Research as early as 1996, states the 50% of exercisers drop out within 6 months (Annesi, 1996). Members involved in group exercise classes have a tendency to visit the club more often and attending fitness classes have been shown to increase adherence and retention. Members that are relationally involved have a tendency to adhere to classes and retain their membership for a longer period of time.

Group fitness classes are not always introduced to new members effectively. Membership representatives tour potential members and show the group fitness studios, pools, cycling studio and other group areas of the medical fitness center, but fail to engage the new member into the group fitness arena. Membership representatives are likely the first contact a potential member has with the facility. Untrained or non-participating membership representatives are less likely to steer potential members into group fitness classes without personal knowledge or experience with these classes. Training the membership team to evaluate the members’ needs and placing them into a class where they can meet other members with similar goals is a critical first step in helping the member feel at home at the facility. Membership Service Representatives can follow a few simple steps to set the stage for success when encountering potential members.

A) Get to know the members past exercise history as well as likes and dislikes about exercise

B) Ask questions about medical history that pertain to exercise

C) Introduce members to staff that will be involved in the direct care of the members

D) Find out some fun personal likes and dislikes about the members

E) Look for mutual interests to break the ice

F) Call the person by name throughout the process

G) Do not let the member leave without a plan, either an orientation, class schedule specific to their likes, or a personal training session

H) Follow up with the member for at least 90 days

The next step to member success lies in the hands of the group exercise instructor. The instructor has the crucial job of getting to know and introducing the new members to other members. Instructors can also help members find success in the group setting, or send the member to a group where they can find success. Other ways instructors contribute to group adherence is by remembering members’ names, communicating with them and genuinely caring for members who attend their classes. If instructors do not take the initiative the member will never feel part of your team and will eventually drop out. Instructors can make members feel welcome in the following ways:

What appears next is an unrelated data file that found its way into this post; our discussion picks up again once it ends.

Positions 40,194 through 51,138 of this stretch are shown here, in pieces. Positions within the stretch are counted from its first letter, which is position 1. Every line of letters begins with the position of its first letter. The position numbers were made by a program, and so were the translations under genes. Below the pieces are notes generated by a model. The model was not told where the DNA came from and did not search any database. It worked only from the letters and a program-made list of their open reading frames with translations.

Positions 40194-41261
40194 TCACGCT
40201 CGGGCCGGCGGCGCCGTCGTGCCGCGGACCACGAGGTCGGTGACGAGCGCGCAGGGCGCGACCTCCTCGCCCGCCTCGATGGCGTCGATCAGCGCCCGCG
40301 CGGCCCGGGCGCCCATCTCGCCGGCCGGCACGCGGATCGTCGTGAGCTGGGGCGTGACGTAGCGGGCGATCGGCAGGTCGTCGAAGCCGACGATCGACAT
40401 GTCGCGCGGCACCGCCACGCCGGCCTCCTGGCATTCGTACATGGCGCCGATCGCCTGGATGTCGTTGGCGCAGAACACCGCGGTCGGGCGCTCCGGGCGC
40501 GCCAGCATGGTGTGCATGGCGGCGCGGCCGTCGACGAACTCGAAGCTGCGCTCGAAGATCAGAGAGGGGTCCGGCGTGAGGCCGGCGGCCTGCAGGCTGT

A) Make eye contact and smile at every member in your class at some point during the hour

B) If you see a new member, ask their name and use it several times during the class to remember it and also to offer encouragement throughout the class

C) Be available for questions after class

D) If you feel a member did not connect with a class, make an effort to talk to them after class and ask them about their day, offer to help them if they were struggling with a specific exercise or introduce them to other members

E) Correct poor form, but be careful how you do it, try a general approach first

If your class is not the right fitness fit for that member, personally help them find the class for them. If the instructor does not genuinely care for their clients it shows and will impact their classes even if they are good fitness performers or offer good classes.